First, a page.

This issue is sponsored l'iluy Nishmas
Vol. 20 No. 7
R' Yissachar Dov ben Yosef Elimelech(Trenevsky,Brennard) z"l
yahrzeit 13 Kislev
by his daughter and his family
Running for Money
(Adapred from the Oznayim la'Torah)
"And it was when Lavan heard the news of Ya'akov, his sister's son's, arrival, he ran to greet him, he hugged him and kissed him and brought him to his house. Then he (Ya'akov) recounted to Lavan all these events" (29:13).
The word 'lorutz' (to run) is a derivative of 'rotzon' (the will to do something). When a person runs to do something, it is a sign that he is keen and that he wants it very much. It is a sign that not only is he doing it, but that he is doing it with simchah. Hence Chazal teach us in Pirkei Ovos that one should run to perform a 'small' Mitzvah no less than for a 'big' one… . Because whereas performing a Mitzvah is a wonderful thing to do, it does not compare with performing it with Simchah. As a matter of fact, the commentaries explain that a Mitzvah that is performed with Simchah is liable to earn reward in this world as well as in the world to come, in spite of the principle that there is no reward for Mitzvos in this world.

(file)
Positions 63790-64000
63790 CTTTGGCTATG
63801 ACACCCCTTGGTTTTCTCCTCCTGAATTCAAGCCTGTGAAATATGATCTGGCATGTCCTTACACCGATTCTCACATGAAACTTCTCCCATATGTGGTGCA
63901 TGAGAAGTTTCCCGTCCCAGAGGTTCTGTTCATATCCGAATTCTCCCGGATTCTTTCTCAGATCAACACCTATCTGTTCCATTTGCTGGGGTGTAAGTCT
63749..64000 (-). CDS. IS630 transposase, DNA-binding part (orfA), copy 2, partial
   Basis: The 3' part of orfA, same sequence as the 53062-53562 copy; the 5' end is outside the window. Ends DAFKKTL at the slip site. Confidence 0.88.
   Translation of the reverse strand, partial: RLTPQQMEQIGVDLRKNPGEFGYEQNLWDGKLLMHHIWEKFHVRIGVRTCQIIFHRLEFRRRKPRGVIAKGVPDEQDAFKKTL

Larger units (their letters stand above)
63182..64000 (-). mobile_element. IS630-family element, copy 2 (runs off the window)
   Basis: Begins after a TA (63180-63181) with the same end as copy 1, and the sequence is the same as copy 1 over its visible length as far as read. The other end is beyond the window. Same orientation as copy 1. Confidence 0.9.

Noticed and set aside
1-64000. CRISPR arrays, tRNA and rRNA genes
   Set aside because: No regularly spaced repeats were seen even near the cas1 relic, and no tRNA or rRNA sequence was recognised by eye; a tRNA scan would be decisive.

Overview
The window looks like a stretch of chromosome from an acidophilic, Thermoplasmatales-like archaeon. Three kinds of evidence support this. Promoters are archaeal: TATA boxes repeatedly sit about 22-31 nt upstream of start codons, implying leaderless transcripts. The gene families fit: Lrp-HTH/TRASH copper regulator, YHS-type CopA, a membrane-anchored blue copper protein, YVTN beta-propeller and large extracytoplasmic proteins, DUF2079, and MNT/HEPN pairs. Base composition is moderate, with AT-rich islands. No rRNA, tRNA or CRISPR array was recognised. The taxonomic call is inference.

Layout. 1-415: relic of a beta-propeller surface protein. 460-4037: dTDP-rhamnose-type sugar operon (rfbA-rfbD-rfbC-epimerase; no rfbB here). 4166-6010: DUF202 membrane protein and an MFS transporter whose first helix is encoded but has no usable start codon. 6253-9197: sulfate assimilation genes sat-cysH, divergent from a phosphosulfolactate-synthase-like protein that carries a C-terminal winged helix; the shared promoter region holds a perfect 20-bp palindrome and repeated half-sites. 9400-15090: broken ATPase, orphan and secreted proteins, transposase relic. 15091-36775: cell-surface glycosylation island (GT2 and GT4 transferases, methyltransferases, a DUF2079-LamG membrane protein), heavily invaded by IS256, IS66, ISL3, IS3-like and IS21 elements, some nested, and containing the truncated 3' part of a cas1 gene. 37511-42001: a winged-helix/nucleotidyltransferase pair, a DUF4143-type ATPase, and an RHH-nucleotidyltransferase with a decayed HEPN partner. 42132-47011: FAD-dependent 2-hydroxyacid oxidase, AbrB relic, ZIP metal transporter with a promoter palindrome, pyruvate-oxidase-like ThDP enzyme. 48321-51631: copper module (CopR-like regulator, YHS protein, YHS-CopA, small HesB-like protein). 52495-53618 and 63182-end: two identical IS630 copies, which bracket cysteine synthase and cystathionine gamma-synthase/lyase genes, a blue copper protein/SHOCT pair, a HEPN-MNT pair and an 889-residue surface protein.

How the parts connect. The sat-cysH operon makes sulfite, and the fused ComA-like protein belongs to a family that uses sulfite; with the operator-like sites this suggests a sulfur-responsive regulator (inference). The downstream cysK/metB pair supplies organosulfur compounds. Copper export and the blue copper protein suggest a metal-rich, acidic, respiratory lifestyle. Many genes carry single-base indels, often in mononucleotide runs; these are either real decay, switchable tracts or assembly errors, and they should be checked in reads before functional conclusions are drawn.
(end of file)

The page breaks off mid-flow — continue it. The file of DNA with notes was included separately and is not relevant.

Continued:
At first sight, it appears that Lavan ran to greet Ya'akov because he was keen to perform the Mitzvah of hachnasas orchim, and was therefore running to perform it with simchah. Rashi however, explains that he ran in anticipation of the wealth that Ya'akov must have brought with him - after all, he figured, many years earlier, Eliezer, who was merely a slave in the house of Avraham, had come with ten laden camels, so in his mind's eye, he envisaged Ya'akov, who was master of his house, arriving with no less. So he ran to investigate. Yes, Lavan did indeed run to greet Ya'akov out of joy. But it wasn't for love of any Mitzvah, it was for the love of money!
The question arises from where Rashi knows that Lavan was motivated by money, and not by the Mitzvah of hachnosas orchim? Could it be because in the very next Pasuk, he tells Ya'akov that, now that he came empty-handed, he could only invite him into the house because he was his blood relative, and even then, only on condition that he worked to pay for his keep (Rashi). That is a distinct possibility.